“Smoke, smoke, smoke that cigarette
Puff, puff, puff until you smoke yourself to death.”
-- Lyrics by Merle Travis (1947)
For some reason, those lyrics and the catchy tune as sung by Phil Harris (this version is by Tex Williams) have been running through my mind recently. Perhaps it’s the recent no-smoking laws that recently took effect here in Iowa. Or maybe it’s my own personal history with tobacco that has coaxed the perpetual sound loop from the deep recesses of my memory.
I haven’t smoked in over 35 years but for eight years prior to that, I was a virtual puffing machine. Unlike many of my fellow smokers, I wasn’t raised in a cigarette household. I’ve never known my mother to smoke anything and my dad had a nasty cigar habit that more accurately steered me and my brothers away from tobacco rather than lured us to it.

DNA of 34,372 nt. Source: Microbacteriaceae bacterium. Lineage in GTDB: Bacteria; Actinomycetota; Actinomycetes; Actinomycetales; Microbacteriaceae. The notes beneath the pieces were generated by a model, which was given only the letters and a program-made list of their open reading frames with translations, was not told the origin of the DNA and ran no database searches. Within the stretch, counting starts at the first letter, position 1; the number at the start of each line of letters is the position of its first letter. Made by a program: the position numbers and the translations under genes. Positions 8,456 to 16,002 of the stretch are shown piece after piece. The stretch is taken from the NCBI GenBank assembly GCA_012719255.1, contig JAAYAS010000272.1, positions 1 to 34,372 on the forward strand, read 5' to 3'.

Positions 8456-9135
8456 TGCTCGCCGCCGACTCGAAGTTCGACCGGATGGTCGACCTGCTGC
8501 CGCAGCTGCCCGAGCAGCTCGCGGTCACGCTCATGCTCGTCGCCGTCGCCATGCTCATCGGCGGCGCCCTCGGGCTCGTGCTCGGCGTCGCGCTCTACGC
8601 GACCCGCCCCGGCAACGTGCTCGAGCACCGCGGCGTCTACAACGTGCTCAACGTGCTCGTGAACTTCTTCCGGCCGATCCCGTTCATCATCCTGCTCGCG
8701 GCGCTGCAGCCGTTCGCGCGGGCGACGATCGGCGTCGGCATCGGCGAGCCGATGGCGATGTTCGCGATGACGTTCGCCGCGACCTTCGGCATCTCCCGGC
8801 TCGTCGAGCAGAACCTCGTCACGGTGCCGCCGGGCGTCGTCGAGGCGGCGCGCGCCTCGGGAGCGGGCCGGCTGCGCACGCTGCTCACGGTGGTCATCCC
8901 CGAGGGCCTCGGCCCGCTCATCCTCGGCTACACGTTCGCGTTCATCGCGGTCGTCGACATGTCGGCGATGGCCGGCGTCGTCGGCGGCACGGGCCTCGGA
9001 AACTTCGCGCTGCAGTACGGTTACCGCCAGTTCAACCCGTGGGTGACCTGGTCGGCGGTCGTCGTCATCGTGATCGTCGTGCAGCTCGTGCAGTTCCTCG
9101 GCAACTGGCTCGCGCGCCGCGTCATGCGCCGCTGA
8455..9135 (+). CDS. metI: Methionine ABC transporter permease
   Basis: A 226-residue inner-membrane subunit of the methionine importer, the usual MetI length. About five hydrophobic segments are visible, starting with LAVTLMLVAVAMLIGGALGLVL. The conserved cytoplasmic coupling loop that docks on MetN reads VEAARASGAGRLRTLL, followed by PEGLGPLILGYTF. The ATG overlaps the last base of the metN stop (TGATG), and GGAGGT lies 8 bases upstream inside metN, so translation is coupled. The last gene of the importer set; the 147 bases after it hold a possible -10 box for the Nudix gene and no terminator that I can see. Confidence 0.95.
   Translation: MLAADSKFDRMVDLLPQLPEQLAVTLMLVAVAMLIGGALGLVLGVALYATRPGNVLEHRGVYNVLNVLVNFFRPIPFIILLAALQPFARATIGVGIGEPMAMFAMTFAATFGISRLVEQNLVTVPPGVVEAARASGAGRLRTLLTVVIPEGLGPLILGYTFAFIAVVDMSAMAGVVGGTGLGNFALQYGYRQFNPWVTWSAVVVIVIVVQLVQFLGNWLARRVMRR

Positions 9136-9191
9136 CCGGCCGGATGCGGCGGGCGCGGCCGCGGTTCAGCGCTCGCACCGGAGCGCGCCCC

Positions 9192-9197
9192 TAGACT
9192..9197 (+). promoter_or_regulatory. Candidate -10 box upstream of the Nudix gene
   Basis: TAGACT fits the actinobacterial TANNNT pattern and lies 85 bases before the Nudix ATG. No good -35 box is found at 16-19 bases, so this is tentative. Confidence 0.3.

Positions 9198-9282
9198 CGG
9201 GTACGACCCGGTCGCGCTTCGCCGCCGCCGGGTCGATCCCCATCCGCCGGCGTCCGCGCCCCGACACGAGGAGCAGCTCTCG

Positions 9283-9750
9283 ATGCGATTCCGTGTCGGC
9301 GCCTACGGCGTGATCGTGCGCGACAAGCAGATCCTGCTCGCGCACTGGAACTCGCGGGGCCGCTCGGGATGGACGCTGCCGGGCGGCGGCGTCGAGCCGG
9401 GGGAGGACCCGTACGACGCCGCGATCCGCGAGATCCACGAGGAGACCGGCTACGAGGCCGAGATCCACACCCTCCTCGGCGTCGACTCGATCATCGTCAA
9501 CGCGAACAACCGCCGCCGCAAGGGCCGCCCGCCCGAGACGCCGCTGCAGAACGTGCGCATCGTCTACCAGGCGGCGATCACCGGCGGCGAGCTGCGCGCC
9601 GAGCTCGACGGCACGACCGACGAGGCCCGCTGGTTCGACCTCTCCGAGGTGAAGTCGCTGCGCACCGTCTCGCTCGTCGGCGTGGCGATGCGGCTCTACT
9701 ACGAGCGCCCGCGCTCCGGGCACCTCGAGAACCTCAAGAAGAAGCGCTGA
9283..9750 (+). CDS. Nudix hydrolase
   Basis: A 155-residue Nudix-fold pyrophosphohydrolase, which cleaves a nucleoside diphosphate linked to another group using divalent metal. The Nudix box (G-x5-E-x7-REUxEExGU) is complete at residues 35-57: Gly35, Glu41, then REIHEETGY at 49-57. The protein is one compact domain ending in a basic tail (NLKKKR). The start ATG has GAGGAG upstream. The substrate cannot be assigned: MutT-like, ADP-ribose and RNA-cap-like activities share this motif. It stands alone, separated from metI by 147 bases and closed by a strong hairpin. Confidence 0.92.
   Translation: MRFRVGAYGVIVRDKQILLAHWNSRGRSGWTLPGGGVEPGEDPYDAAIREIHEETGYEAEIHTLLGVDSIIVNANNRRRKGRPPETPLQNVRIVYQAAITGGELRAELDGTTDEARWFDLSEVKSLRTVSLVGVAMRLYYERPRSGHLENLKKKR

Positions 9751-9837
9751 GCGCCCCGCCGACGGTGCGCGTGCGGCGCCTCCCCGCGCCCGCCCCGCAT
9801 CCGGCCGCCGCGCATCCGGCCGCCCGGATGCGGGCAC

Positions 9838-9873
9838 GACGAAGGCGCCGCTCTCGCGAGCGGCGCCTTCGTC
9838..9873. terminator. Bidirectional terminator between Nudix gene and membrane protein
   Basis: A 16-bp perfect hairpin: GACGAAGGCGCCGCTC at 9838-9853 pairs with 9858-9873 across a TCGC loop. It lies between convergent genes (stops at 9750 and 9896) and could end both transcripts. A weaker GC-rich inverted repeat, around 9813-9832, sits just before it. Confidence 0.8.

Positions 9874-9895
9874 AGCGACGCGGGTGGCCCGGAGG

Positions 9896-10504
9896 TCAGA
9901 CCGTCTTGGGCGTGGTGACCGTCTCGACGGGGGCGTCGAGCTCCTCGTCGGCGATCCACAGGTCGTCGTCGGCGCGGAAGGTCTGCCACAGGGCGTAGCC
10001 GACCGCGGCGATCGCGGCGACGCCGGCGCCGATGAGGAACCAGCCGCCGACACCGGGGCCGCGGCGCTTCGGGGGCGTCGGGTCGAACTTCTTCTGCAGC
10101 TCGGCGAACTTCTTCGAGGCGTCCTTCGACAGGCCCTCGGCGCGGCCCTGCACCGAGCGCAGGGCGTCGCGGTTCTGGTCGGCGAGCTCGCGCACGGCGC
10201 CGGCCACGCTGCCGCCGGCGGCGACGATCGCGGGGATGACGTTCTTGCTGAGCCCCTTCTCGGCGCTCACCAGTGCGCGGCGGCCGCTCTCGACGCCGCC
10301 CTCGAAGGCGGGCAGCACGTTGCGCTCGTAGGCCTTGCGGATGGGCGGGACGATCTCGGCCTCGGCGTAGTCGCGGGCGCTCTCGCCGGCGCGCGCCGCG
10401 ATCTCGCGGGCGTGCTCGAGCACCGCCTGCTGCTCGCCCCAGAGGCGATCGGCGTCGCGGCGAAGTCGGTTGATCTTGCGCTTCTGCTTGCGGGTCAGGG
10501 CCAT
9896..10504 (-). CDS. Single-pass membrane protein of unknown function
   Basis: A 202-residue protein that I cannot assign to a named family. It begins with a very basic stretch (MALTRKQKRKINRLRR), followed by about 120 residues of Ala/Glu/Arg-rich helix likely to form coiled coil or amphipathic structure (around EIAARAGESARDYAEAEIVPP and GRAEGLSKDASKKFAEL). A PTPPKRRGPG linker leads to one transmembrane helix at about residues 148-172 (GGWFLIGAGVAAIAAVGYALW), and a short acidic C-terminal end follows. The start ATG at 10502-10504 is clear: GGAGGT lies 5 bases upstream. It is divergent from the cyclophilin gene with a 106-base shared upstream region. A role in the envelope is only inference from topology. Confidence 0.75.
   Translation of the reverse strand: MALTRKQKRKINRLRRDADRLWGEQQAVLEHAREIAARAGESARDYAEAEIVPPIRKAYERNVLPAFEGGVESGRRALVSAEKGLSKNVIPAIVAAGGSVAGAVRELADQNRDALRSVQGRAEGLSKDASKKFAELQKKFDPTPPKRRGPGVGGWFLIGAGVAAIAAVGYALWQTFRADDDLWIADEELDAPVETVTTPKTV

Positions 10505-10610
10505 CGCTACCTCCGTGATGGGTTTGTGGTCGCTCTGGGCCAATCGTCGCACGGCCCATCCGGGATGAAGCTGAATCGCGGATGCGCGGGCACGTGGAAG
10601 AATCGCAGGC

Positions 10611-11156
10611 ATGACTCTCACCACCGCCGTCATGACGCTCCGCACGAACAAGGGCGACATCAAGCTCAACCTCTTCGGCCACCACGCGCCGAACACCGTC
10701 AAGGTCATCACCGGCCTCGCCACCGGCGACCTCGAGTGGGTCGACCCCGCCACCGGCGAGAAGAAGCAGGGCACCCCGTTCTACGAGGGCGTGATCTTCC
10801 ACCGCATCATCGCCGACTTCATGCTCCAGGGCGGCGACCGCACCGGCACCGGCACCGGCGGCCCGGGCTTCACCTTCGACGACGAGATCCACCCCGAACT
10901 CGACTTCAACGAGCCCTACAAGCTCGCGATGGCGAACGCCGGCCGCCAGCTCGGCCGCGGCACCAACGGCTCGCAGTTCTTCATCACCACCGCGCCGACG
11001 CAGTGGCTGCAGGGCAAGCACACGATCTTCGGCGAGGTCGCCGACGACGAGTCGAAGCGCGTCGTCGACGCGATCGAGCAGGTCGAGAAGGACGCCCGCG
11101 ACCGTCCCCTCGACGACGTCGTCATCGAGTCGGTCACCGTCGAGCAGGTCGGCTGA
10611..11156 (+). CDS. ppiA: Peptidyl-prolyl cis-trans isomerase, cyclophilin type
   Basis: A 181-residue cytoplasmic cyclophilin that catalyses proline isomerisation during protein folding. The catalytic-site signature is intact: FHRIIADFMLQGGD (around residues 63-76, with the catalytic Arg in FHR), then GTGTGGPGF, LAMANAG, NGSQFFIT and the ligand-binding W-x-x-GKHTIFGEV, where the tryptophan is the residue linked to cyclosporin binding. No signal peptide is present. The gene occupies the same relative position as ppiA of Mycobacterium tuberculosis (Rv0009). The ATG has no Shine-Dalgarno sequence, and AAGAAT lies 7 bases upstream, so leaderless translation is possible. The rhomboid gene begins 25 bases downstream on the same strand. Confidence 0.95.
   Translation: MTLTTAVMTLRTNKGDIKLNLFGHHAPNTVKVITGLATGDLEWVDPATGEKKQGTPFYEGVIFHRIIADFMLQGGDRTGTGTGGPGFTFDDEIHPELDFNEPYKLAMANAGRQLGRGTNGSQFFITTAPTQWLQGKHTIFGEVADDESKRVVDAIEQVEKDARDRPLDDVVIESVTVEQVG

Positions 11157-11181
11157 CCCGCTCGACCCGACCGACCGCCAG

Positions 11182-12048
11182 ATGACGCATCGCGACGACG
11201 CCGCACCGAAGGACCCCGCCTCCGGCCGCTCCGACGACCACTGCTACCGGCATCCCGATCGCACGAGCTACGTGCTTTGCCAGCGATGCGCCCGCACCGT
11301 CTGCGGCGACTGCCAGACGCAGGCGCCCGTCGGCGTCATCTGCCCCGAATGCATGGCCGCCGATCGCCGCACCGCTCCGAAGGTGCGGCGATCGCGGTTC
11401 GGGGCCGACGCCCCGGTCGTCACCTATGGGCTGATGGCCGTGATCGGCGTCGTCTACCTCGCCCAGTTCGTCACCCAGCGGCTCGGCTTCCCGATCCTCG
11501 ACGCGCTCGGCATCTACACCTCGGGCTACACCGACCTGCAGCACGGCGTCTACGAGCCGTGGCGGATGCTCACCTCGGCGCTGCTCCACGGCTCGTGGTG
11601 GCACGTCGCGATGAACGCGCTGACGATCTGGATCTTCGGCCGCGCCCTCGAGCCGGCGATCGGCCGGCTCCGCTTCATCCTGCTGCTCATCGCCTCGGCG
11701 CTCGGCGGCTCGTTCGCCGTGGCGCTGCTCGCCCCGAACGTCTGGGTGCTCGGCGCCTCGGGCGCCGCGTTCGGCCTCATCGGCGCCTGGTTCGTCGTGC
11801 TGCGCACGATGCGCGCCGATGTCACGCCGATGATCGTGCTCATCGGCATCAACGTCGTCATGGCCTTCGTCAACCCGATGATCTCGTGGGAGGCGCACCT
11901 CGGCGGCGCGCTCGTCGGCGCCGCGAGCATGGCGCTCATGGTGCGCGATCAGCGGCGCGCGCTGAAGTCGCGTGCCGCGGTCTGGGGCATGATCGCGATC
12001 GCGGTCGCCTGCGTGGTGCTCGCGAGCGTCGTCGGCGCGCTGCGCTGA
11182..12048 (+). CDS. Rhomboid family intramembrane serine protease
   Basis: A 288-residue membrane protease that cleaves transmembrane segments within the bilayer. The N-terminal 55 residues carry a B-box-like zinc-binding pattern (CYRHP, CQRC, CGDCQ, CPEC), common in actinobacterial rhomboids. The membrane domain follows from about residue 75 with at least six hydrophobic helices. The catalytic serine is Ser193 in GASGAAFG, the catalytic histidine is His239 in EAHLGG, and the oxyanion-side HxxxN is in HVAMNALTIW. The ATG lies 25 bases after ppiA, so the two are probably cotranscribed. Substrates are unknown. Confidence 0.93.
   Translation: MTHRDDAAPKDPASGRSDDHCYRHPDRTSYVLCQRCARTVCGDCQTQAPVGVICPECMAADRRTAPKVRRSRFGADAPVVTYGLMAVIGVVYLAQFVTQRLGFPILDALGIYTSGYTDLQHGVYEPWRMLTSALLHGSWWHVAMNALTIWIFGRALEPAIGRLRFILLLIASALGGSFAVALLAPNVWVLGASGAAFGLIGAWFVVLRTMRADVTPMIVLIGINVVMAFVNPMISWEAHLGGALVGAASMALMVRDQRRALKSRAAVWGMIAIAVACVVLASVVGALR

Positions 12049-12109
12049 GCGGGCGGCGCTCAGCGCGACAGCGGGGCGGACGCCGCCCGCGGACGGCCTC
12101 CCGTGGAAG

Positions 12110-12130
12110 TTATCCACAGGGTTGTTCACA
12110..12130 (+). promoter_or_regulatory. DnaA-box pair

My paternal grandfather was a dedicated pipe smoker, though. That was a major factor in his premature death from cancer and the likely culprit in the emphysema that plagued his widow, my grandmother, in subsequent years.
I was a relative late convert to the evils of tobacco, taking up the habit after high school. I more than made up for the late start with a smoking frenzy that peaked at more than two packs of cigarette a day just a few years later.
With that danged song spinning through my brain, I’ve given my smoking life some thought lately and will be writing about it this week. I’ll tell you how I got hooked against my better judgment, how it affected my social status and why and how I came to quit.